Additionally students at Dutch Universities of Applied Sciences will work closely with their own personal study mentor. Your mentor will assist with any day-to-day issues you are having with your studies but will also help shape your pathway to graduation, ensuring you get the most out of your time at university.
3. Practical learning in addition to theoretical knowledge
Dutch universities include many practical elements in their degree courses. This emphasis on relevant experience is designed to prepare you for entry into the job market upon completion of your degree. The practical parts of your degree will be more pronounced in a University of Applied Sciences degree than at a Research University.
During your studies you will complete several practical tasks. You will work in small study groups with your fellow students, putting into practice the skills and theory you have learnt in your lectures. In some cases you will work on projects with local employers, thus enhancing the overall relevance of your studies. This approach to studying is commonly referred to as problem-based learning.
Your work experience will also offer you the chance to network with employers in your chosen profession. Many students in the Netherlands also use these opportunities to build a network of international contacts. Most Dutch universities have extensive links with international employers and universities giving you the chance to obtain international experience as part of your Dutch degree.
Dutch universities are very forward thinking in their approach to education; their most important objective is to provide you with the skills and knowledge you will need later in your career.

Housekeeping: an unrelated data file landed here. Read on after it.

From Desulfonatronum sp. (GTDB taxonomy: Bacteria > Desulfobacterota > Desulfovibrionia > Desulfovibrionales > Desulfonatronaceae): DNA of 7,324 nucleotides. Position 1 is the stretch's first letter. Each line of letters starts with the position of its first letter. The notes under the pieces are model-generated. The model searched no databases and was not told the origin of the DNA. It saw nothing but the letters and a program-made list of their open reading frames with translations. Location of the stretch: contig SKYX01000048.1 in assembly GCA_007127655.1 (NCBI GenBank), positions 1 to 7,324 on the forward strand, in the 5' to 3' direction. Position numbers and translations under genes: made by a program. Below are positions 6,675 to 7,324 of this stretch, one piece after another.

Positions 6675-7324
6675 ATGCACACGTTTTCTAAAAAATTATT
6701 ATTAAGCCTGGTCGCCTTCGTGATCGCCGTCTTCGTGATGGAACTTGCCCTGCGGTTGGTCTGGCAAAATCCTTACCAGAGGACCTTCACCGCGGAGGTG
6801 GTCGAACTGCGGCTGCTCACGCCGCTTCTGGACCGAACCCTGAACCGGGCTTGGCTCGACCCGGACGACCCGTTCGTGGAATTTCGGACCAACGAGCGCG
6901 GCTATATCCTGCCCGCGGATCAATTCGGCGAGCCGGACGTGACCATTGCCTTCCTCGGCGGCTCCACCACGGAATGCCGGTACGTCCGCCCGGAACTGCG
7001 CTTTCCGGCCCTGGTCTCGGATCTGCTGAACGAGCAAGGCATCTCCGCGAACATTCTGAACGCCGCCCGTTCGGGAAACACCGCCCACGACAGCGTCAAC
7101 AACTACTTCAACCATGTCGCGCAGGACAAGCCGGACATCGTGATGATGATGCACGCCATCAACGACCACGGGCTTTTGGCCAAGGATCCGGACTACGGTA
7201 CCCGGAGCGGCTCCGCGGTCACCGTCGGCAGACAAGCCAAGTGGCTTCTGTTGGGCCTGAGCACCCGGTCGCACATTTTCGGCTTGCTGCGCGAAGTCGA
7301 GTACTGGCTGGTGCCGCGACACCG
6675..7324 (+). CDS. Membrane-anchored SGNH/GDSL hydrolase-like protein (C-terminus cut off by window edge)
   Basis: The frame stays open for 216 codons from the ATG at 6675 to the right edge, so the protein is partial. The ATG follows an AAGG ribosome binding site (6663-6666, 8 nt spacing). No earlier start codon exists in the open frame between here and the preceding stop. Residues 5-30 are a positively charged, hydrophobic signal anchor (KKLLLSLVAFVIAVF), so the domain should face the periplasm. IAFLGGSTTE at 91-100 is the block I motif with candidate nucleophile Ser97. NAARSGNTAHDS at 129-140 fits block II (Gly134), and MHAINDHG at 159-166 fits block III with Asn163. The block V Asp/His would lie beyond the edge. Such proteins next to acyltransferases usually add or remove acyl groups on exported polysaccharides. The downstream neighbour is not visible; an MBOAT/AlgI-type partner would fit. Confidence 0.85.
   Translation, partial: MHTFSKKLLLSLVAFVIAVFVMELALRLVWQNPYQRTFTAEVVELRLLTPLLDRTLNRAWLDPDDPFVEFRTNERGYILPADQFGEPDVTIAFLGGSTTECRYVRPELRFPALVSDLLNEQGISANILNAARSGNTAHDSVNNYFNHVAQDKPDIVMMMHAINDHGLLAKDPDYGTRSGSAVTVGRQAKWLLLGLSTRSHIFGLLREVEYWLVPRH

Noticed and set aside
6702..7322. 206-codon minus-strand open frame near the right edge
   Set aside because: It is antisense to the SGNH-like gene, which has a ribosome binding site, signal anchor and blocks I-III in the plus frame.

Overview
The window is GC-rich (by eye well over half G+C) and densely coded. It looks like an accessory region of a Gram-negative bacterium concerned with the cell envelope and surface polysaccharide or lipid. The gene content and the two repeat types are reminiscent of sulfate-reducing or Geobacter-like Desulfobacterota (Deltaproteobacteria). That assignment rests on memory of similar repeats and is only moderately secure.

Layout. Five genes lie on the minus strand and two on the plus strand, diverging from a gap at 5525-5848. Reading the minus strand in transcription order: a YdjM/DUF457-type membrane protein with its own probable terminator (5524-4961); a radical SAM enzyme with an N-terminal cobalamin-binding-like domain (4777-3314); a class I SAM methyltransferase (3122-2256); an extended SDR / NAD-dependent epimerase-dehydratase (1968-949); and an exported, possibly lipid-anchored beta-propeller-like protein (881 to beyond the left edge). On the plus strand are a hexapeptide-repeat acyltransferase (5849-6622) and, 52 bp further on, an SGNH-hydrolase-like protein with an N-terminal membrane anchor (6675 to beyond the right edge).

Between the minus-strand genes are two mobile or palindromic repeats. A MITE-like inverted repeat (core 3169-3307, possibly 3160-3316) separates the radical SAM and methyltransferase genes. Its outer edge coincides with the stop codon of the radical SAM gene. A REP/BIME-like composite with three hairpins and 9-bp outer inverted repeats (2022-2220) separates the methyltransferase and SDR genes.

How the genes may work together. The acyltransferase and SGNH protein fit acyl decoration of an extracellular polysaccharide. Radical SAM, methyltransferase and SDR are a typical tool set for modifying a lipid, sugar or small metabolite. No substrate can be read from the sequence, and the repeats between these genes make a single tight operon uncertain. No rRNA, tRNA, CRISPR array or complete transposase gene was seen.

When you are looking for employment after you graduate from university, soft skills often play an important part in a successful career. Dutch Universities of Applied Sciences place great emphasis on giving students the chance to develop their capabilities in areas such as teamwork, communication and presentation skills, for example.
5. Language Skills
While you are unlikely to go to the Netherlands to study in the Dutch language, there are many advantages to learning an additional language. If you learn Dutch you are likely to find that your ability to find part time work as a student will increase. Upon graduation you will also be able to work in the local Dutch economy as well as in the multinational economy both there and back in the United Kingdom. In an age of economic uncertainty language ability is a useful insurance policy.
Education in holland
Education in the Netherlands is characterized by division: education is oriented toward the needs and background of the pupil. Education is divided over schools for different age groups, some of which are divided in streams for different educational levels. Schools are furthermore divided in public, special (religious), and general-special (neutral) schools, although there are also a few private schools. The Dutch grading scale runs from 1 (very poor) to 10 (outstanding).
The Programme for International Student Assessment (PISA), coordinated by the Organization for Economic Co-operation and Development (OECD), ranks the education in the Netherlands as the 9th best in the world as of 2008, being significantly higher than the OECD average.
Holland Universities & Colleges
- Holland International Study Centre
- Select Course
- Select Institute
- Apply for Admission through GIEC Study Abroad
- Pay University Fee
- Process for Visa
- Receive Visa Decision